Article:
Photo by Julia Kann
It’s going to be a long night for Senate Democrats.
Responding to a growing number of Americans upset at Trump’s pick for education secretary, Democrats are holding the Senate floor throughout the night and into the morning, as they try to convince one more Republican to switch their vote. Whatever happens, it’s going to be a shockingly close confirmation vote for Michigan billionaire Betsy DeVos.
Already two Republican senators have bucked President Trump and their party to say they’ll vote against DeVos. The defections – the first for a Trump nominee – come as Senate offices are deluged with calls, emails and visits, overwhelmingly in opposition to DeVos.
“Senators, your duty is clear.” Heads and cell phones turned as James Burch, an organizer from San Francisco, interrupted the confirmation hearing for Trump’s pick for secretary of state. “You must reject Rex Tillerson,” Burch said as he was forcefully removed from the Senate hearing. “The people do not want an oil man as secretary of state.”
Burch was one of many who interrupted the confirmation hearings of both Tillerson and Jeff Sessions, Trump’s choice for attorney general. Many of these activists were arraigned in D.C. Superior Court Wednesday.
With homemade signs, banners and even locks and chains, thousands of protesters descended on Friday’s inauguration of Donald Trump. In modern times, no one so disliked has ascended to the nation’s highest office. Tens of thousands more are expected to rally today.
During the campaign, Trump played footsie with white supremacists, called for a ban on Muslims and described Latinos as criminals and rapists. Since Trump’s upset victory in November – in which he received nearly 3 million fewer votes than his opponent, Hillary Clinton – he’s tweeted and attacked, but done little to bring the country together.
McMillan Park. Photo by Dale Sundstorm
It looked like the David-versus-Goliath fight to save a historic park in the nation’s capital had, after nearly three decades, finally run its course.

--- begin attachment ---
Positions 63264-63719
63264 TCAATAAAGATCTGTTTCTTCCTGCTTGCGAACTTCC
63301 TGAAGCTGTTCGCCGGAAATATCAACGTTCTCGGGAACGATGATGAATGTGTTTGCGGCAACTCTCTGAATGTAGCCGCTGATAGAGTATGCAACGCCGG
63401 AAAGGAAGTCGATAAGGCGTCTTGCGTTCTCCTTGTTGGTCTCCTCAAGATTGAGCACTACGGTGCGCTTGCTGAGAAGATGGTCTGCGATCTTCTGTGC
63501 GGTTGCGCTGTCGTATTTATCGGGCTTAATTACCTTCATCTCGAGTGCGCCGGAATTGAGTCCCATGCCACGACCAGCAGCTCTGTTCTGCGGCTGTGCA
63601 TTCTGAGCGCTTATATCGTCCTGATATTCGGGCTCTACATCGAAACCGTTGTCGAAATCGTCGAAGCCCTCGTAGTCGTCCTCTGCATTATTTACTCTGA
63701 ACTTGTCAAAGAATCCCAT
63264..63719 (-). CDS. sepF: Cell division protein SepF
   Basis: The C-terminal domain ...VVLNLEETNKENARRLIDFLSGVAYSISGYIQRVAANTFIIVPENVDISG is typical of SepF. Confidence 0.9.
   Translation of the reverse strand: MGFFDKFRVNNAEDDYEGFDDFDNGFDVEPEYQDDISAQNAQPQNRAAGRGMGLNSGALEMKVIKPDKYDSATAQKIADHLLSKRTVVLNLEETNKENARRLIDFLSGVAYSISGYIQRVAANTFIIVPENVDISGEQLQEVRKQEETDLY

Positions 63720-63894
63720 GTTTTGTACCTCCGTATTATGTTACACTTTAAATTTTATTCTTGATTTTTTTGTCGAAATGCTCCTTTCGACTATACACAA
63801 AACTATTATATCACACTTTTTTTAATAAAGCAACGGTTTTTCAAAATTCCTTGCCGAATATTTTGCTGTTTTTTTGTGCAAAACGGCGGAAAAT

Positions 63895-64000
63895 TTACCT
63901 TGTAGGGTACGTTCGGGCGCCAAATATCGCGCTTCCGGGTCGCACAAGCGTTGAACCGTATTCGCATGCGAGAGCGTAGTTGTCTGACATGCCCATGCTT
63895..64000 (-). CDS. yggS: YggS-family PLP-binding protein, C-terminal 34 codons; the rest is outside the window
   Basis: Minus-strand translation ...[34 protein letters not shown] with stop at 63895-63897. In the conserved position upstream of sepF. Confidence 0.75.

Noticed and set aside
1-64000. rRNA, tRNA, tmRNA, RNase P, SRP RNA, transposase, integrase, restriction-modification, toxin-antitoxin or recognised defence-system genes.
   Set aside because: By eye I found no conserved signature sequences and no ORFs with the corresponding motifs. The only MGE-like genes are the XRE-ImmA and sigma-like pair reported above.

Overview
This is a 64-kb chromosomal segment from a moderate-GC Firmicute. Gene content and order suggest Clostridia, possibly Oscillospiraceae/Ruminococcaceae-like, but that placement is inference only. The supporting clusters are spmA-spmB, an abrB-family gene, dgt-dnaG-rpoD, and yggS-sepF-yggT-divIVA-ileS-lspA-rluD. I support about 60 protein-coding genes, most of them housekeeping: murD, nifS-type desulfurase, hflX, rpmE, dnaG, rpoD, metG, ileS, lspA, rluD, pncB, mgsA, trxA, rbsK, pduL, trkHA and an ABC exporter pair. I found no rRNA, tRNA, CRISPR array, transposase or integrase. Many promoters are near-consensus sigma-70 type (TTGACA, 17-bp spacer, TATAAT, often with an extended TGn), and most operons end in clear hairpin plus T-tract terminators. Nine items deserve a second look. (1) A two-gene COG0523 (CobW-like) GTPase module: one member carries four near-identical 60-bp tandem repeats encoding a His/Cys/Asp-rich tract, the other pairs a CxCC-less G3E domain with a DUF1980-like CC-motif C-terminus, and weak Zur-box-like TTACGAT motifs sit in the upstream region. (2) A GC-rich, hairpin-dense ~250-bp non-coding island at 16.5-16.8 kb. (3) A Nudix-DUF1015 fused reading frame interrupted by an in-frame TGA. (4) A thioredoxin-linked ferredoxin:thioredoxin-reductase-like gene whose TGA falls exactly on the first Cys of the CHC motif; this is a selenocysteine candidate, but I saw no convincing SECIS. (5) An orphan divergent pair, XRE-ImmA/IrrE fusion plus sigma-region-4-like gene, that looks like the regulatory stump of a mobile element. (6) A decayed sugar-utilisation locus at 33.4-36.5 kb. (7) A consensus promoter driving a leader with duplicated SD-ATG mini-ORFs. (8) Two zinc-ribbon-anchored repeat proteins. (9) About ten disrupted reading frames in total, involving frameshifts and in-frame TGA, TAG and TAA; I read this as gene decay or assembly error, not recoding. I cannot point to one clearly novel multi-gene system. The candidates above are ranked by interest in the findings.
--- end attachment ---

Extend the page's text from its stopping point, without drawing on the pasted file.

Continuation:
On December 7th, D.C. Mayor Muriel Bowser and city officials broke ground on a $720 million development on the 25-acre McMillan Park and Sand Filtration Plant site.
Developers and city officials were eager to take advantage of the green expanse, which filtered the city’s water beneath its surface for 80 years, and turn it into two million square feet of mostly office space and high-end housing, with a six-acre park.
At the groundbreaking Bowser said the pressing question was: “When are they going to do something about that place?” “Now,” she told the assembled crowd before she and other officials grabbed shovels.
But the very next day the project was halted.
Jane Mayer; David and Charles Koch. Photo: democracynow.org
Pundits have plenty of reasons for Republicans’ 2016 electoral success, but none may be as explanatory as a book published in January, before a single ballot was cast.
In Dark Money: The Hidden History of the Billionaires Behind the Rise of the Radical Right, Jane Mayer zeroes in on brothers Charles and David Koch and the secret network they’ve created to push their anti-government zealotry. Their decades of work and billions of dollars help explain the rise of the far Right today.
Post Metro section, p. B6, Nov. 17, 2016
When it comes to covering education the Washington Post is nothing if not consistent.
For nearly a decade, as Michelle Rhee and then her close friend Kaya Henderson headed up D.C. Public Schools, the Post was their cheerleader. And now, even after the anti-union duo has departed, the Post carries on.
Obama & Wasserman Schultz (USA Today)
When President Obama named the chair of the Democratic National Committee in 2011, he didn’t foresee that his selection could lead to the undoing of his signature achievements.
For Obama, the DNC wasn’t a top priority.
And his choice for chair, Debbie Wasserman Schultz, seemed solid. She was a rising star within the party, and a proven fundraiser.
Donald Trump has been elected president, but the big winner this election was the media.
It’s hard to see how Trump’s victory could’ve happened without the unprecedented free media he received – nearly $3 billion through April, according to one estimate.
And networks were eager to do it, with the increased viewership he brought.
“It may not be good for America, but it’s damn good for CBS,” CBS president Leslie Moonves said of Trump’s candidacy. “What can I say?… The money’s rolling in, and this is fun.”
While the media at large benefited from increased ratings and clicks from Trump’s run, CNN led the way.
Imagine, on the eve of a contested election, a top law enforcement official accuses a candidate of potentially serious misconduct. But instead of putting the charges before a judge or jury, the top official levels them in the court of pubic opinion, just as voters head to the polls.
Hillary Clinton isn’t the first to face this. It happened just two years ago.
The office at stake wasn’t 1600 Pennsylvania Avenue, but 1350 – the D.C. mayor’s office.
And the response of the media wasn’t widespread condemnation as it is today.